Rick Warren Partnership With Roman Catholic Leader Generates Controversy
Rick Warren, founder and senior pastor of mega church Saddleback Church has said in a recent interview that he hopes his partnership with a local Roman Catholic leader to collaboratively combat social ills becomes a “model” for others around the world. His remarks have drawn disagreement from those who believe that ecumenism with those who preach another gospel is unbiblical.
The Roman Catholic site Crux published the interview, which featured both Warren and friend Kevin Vann of the Diocese of Orange, on Sept. 14. They were asked by interviewer and diocese Chancellor Pia de Solenni to share about how their friendship formed and developed.
Vann recalled that Warren attended his installation as the bishop of Orange and also called to congratulate him. The two continued to communicate and soon also began praying together.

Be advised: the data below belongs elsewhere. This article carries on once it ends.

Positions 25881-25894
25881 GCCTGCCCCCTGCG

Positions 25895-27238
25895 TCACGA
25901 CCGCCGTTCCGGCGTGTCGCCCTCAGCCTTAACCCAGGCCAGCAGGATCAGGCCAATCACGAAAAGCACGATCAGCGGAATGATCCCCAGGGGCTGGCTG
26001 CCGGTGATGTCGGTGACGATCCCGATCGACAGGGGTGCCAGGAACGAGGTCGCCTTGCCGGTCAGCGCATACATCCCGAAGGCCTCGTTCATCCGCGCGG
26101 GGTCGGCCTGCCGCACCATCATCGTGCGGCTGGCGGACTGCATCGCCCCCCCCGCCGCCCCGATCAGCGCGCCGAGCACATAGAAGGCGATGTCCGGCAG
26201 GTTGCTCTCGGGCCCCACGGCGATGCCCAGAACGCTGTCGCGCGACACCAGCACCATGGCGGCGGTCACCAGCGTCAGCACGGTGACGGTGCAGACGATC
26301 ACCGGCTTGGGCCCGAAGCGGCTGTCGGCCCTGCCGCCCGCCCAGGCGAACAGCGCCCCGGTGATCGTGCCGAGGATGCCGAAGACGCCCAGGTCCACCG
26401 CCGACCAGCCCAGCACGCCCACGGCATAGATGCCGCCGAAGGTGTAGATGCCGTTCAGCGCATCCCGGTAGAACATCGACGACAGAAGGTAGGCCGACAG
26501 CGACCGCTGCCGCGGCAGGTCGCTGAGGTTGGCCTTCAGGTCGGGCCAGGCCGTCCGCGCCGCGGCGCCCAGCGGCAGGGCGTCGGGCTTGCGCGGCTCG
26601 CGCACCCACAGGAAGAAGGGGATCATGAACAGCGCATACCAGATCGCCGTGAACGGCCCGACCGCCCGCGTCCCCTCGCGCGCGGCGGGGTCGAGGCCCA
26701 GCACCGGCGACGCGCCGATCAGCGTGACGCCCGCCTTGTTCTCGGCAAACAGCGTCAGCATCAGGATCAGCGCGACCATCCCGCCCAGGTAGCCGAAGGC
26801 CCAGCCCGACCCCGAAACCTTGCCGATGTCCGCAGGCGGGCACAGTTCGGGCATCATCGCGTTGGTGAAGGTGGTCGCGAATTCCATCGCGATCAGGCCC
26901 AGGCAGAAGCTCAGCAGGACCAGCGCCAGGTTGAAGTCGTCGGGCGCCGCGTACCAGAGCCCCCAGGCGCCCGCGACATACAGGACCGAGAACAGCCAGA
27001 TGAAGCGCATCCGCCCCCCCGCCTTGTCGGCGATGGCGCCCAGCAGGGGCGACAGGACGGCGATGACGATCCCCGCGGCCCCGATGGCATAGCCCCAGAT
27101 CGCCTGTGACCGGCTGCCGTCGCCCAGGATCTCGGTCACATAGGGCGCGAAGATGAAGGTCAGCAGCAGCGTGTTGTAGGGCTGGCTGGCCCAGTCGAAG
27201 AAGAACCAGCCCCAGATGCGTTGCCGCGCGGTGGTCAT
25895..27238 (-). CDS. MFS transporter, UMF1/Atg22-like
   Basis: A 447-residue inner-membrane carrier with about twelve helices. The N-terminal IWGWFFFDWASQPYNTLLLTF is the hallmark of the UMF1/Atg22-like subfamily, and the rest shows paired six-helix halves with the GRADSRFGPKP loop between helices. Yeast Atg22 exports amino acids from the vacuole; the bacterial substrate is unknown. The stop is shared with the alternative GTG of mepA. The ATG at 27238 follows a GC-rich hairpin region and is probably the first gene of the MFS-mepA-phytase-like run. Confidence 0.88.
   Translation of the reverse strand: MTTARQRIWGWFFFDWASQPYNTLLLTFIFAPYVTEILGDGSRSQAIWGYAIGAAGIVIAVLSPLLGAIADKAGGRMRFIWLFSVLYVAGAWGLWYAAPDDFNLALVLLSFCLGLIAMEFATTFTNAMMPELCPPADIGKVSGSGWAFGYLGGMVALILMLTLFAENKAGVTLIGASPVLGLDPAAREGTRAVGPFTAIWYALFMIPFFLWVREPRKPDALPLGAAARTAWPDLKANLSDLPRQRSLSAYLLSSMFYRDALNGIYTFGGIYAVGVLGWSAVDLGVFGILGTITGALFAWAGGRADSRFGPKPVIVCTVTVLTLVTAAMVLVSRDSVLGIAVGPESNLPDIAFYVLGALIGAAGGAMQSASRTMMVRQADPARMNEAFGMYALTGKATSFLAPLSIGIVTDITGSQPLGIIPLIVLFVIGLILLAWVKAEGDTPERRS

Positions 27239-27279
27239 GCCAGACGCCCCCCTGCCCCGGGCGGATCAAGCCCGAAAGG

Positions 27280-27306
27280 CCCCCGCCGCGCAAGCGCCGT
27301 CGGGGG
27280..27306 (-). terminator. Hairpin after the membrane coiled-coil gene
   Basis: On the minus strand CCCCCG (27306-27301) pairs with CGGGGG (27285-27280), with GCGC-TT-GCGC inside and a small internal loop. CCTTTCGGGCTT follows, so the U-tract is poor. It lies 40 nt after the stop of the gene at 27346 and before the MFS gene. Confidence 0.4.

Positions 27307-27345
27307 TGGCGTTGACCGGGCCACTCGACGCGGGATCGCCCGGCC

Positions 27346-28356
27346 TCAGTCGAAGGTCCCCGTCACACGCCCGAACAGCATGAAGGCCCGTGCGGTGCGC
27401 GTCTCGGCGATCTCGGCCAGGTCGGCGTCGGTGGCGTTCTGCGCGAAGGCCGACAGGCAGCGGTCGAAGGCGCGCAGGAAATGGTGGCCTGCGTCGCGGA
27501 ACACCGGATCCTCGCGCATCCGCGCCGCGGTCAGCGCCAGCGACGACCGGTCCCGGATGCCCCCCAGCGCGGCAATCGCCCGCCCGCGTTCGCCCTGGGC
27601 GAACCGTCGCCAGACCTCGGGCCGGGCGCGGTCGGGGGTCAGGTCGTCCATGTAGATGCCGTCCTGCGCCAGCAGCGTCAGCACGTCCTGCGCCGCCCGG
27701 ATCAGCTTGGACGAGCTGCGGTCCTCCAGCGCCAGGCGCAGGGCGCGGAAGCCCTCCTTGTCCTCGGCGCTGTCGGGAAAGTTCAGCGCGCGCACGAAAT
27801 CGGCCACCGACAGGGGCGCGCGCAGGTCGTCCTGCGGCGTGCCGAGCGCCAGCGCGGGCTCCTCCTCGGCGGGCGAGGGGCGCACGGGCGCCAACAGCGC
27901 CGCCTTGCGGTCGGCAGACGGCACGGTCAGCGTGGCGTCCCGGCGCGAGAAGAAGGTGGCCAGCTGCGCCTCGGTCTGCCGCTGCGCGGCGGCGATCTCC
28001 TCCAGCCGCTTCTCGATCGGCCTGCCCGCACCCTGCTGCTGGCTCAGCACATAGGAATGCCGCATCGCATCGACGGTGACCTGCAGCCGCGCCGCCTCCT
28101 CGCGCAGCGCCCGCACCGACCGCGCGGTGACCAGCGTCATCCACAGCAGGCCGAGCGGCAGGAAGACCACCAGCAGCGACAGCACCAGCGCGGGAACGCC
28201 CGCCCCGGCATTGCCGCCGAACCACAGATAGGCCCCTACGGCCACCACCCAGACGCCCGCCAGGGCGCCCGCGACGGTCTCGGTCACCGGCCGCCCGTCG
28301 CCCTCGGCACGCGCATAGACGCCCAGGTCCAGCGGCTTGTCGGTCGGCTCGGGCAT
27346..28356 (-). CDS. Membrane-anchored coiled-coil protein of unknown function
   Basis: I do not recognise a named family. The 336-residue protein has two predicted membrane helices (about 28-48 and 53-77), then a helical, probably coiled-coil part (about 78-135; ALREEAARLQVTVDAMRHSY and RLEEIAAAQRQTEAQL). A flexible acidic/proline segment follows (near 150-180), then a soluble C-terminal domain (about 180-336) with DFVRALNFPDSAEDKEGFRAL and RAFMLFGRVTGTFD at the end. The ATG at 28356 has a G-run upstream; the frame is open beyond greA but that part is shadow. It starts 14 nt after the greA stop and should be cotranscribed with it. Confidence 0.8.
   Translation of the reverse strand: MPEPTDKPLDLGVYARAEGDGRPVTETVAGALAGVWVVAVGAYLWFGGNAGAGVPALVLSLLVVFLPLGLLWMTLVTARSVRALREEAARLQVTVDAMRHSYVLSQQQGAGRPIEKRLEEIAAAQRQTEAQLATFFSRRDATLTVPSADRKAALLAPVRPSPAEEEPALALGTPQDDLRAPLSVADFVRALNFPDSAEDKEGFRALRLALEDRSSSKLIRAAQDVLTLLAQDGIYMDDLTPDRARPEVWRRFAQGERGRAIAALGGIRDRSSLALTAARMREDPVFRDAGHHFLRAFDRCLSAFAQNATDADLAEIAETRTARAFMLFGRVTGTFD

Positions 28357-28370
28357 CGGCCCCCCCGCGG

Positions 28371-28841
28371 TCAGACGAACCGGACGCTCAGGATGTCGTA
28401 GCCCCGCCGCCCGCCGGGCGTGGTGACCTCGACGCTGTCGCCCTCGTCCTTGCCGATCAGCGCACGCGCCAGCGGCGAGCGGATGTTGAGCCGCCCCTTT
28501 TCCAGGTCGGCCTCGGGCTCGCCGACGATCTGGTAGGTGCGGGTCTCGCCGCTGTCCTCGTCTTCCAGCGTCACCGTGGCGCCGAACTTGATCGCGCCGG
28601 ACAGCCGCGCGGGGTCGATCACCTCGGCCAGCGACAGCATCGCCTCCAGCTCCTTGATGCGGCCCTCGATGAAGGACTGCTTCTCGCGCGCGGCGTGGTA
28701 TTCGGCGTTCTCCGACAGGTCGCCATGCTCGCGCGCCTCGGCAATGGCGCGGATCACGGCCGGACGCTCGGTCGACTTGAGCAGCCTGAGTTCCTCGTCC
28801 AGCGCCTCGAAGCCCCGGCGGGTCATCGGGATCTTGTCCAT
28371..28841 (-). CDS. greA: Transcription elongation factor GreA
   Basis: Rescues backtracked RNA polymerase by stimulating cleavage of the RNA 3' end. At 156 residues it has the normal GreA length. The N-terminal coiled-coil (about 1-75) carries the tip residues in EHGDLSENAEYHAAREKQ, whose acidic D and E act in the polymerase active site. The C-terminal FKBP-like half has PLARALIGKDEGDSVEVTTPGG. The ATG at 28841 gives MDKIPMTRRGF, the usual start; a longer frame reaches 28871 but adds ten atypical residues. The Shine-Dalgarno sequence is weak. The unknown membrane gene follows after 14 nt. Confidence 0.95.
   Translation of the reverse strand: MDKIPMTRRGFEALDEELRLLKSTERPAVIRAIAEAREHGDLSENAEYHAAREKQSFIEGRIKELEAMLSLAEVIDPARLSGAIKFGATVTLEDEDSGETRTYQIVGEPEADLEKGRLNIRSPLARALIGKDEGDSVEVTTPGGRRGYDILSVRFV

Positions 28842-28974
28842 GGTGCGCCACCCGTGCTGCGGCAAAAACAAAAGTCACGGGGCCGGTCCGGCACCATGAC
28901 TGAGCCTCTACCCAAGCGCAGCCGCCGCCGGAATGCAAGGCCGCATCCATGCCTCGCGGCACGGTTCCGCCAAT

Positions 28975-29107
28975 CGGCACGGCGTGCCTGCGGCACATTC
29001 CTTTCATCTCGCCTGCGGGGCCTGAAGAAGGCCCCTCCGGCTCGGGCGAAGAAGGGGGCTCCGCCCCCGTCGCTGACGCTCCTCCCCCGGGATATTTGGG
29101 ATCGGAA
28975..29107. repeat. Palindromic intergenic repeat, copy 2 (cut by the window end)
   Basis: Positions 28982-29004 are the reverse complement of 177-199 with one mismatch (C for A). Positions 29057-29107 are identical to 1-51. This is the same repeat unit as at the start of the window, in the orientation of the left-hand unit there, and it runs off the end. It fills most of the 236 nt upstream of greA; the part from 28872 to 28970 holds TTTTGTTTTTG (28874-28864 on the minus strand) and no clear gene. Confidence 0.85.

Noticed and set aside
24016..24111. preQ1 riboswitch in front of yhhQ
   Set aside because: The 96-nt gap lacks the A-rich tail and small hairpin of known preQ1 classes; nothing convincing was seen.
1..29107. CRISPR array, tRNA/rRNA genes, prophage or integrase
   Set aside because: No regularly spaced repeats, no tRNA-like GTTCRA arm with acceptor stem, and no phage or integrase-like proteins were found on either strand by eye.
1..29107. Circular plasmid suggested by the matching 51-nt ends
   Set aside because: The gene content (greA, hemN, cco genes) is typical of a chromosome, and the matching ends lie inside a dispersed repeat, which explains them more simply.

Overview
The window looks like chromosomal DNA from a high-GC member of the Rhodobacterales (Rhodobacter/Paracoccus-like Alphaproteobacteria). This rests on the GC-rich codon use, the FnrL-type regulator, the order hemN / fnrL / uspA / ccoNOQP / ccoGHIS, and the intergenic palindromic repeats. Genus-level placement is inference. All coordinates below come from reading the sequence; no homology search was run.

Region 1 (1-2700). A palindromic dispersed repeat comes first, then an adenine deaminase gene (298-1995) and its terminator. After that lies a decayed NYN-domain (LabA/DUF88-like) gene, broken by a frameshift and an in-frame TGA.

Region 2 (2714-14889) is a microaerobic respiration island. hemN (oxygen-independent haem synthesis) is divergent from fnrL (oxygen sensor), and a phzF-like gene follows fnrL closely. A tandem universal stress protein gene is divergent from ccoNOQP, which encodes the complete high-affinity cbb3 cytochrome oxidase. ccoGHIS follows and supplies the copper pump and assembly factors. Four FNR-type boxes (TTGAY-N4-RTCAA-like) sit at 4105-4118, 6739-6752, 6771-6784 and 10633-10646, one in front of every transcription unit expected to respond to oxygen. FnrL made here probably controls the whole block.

“One way we stay in touch is by texting personal prayer requests to each other,” Warren explained. “When my youngest son died in April 2013, I knew Kevin was praying for me, and when his father died in November 2014, I was praying for him. Sharing pain and grief brought us closer.”
Not only did Warren and Vann pray together, but “brainstorming meetings between [their] two staffs” about the issue of mental illness—in light of Matthew Warren’s suicide—led to the formation of a joint conference and other efforts to address mental health.
“[O]ut of Matthew’s death came a partnership in creating a conference to help others, and also a number of other mental health initiatives,” Warren added. “It also brought Catholics and Evangelicals together as I, and our church, received many letters of comfort from Catholic priests and parishioners.”Vann explained.
In the light of the partnership, Rick Warren who is also known for his best-selling book “The Purpose-Driven Life,” shared on Twitter, writing:
“If you love Jesus, we may serve on different teams, but we’re in the same league of receiving His grace and forgiveness.”
His post generated mixed response, with some commenting in favor of the partnership and others expressing that ecumenism with those who do not adhere to biblical orthodoxy is verboten.
“Yes pastor! I am happy because Jesus is uniting us,” one commenter wrote.
“How do you explain the Counsel of Trent placing an anathema on those who believe that justification is by faith alone?” another asked.